|

Co-creating an EP with God and community

Toronto songwriter Ruth Chan is set to release her first EP: ‘May we learn to be both Christian and human.’

What does community look like for creatives in the church? We asked Ruth Chan, a Toronto singer-songwriter musician and artist. Chan’s artist name is “Heather is Growing,” and she is releasing her first EP, Heather is Growing on April 28th. Christian Courier talked to Chan about her songwriting journey ahead of the EP release. 

Chan: I began writing the four songs for the “Heather is Growing” EP about two and a half years ago during a period where life became quite difficult and painful. I moved an astronomical amount. I watched loved ones suffer. I watched strangers suffer. I waited and God grew increasingly silent in my waiting. I began the humbling work of restoring a fractured relationship. I saw another relationship fracture. My greatest pains were not the circumstances themselves, but the existential weight that came with them. Did God care? Was God involved or did he abandon me to free will? How long would he wrestle with me before it no longer felt purposeful? Before it felt unkind?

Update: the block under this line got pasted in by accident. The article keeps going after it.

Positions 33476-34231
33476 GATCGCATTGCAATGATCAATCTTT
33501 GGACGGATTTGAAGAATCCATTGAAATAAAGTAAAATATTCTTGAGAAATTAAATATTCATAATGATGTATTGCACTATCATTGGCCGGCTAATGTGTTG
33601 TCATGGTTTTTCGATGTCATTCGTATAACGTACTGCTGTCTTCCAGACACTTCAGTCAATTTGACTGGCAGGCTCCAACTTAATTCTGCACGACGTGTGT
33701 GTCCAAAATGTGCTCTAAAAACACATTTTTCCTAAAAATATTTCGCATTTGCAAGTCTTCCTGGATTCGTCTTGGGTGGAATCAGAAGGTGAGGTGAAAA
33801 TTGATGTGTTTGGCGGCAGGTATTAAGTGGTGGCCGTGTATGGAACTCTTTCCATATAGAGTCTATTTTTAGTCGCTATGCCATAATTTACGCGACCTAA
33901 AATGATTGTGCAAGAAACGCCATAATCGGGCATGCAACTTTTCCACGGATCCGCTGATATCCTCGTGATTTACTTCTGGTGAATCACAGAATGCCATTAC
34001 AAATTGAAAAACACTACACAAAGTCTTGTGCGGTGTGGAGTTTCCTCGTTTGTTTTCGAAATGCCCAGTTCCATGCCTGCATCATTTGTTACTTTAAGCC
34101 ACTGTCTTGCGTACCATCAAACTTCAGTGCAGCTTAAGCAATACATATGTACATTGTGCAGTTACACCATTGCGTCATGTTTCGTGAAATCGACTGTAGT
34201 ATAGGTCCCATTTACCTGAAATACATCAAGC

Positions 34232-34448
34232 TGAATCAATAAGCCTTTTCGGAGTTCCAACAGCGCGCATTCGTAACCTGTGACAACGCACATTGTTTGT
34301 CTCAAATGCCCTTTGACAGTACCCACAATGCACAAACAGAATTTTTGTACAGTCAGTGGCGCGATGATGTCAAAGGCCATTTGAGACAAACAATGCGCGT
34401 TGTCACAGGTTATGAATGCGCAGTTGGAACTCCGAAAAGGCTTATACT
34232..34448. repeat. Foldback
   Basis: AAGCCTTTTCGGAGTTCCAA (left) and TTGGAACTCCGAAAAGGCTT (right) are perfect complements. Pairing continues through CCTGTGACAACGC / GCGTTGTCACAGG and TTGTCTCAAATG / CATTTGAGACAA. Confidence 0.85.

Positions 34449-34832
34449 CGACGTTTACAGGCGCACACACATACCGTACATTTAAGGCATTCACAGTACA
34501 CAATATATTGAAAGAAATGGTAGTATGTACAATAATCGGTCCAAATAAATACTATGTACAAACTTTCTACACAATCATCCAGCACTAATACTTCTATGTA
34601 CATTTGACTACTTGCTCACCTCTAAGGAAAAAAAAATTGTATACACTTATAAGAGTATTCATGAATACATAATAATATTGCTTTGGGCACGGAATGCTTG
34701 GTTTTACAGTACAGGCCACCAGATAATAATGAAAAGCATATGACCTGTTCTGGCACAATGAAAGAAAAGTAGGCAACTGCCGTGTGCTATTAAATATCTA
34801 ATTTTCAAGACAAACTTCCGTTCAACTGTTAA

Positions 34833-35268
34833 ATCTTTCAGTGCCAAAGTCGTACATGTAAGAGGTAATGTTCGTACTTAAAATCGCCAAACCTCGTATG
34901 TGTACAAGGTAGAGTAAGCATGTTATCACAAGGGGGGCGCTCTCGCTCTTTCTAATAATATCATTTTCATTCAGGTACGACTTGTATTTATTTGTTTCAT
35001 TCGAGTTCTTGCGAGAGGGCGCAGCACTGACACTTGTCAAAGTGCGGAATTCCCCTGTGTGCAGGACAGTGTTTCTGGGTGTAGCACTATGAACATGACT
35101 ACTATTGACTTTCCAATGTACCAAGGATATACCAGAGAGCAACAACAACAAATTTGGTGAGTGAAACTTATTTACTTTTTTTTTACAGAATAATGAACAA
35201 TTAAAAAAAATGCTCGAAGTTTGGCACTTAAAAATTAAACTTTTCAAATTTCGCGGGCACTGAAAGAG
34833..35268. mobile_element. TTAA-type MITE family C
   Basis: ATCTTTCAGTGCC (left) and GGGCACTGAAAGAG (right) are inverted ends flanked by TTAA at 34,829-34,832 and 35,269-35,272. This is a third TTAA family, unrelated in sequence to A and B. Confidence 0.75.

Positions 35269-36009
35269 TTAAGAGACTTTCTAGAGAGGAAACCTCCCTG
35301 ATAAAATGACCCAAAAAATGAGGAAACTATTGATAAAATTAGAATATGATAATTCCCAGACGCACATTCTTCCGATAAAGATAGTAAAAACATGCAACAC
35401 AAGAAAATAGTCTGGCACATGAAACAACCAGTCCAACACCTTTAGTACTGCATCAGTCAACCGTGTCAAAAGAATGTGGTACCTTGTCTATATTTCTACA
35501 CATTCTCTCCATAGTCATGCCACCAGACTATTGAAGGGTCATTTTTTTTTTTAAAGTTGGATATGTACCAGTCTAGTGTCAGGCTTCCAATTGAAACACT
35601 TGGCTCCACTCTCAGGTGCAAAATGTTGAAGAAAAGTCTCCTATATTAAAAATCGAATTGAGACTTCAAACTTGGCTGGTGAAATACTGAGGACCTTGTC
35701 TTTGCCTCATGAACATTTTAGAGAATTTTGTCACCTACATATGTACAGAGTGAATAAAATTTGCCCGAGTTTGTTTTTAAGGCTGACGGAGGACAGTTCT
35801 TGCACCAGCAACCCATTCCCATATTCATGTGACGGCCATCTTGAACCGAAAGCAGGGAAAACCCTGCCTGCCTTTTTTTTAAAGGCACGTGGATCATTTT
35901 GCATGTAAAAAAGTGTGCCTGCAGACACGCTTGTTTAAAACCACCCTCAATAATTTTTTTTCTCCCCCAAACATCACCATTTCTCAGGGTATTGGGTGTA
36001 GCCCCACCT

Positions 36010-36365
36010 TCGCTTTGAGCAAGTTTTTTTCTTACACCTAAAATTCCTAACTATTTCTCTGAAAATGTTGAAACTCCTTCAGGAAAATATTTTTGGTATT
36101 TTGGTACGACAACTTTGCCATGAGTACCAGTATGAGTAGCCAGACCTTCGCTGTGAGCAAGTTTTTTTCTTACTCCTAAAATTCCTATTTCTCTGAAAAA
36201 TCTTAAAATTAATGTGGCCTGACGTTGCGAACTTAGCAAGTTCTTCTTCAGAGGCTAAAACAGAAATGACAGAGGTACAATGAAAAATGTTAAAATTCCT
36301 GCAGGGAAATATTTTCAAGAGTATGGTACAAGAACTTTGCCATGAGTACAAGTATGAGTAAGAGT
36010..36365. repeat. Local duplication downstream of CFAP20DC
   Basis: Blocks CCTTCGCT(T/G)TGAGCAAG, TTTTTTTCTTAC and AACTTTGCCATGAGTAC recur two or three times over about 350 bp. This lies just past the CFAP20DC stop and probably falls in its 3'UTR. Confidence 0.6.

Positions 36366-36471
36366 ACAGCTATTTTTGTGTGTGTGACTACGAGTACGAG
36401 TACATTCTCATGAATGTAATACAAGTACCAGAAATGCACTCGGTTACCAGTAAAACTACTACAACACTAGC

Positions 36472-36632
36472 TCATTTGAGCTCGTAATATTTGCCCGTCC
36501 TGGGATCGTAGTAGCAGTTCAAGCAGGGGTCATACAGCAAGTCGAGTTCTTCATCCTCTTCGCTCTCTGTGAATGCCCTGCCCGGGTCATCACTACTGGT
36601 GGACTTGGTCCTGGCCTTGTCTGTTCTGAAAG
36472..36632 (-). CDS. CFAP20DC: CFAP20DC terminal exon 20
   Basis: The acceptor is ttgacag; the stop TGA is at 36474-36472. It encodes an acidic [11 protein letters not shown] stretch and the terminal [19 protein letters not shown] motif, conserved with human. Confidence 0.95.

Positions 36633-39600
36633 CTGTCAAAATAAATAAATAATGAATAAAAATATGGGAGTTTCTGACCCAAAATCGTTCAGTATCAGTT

The EP documents my journey emerging from this season. The songs ask the difficult questions that we face after we have suffered. Who is this God I have now come to know in my suffering? Will I accept who he reveals himself to be? Can I let things go unanswered? Can I love God again? These songs are my honest wrestling of faith with a God who wounded me and our ongoing process of reconciliation, of learning to fall in love again.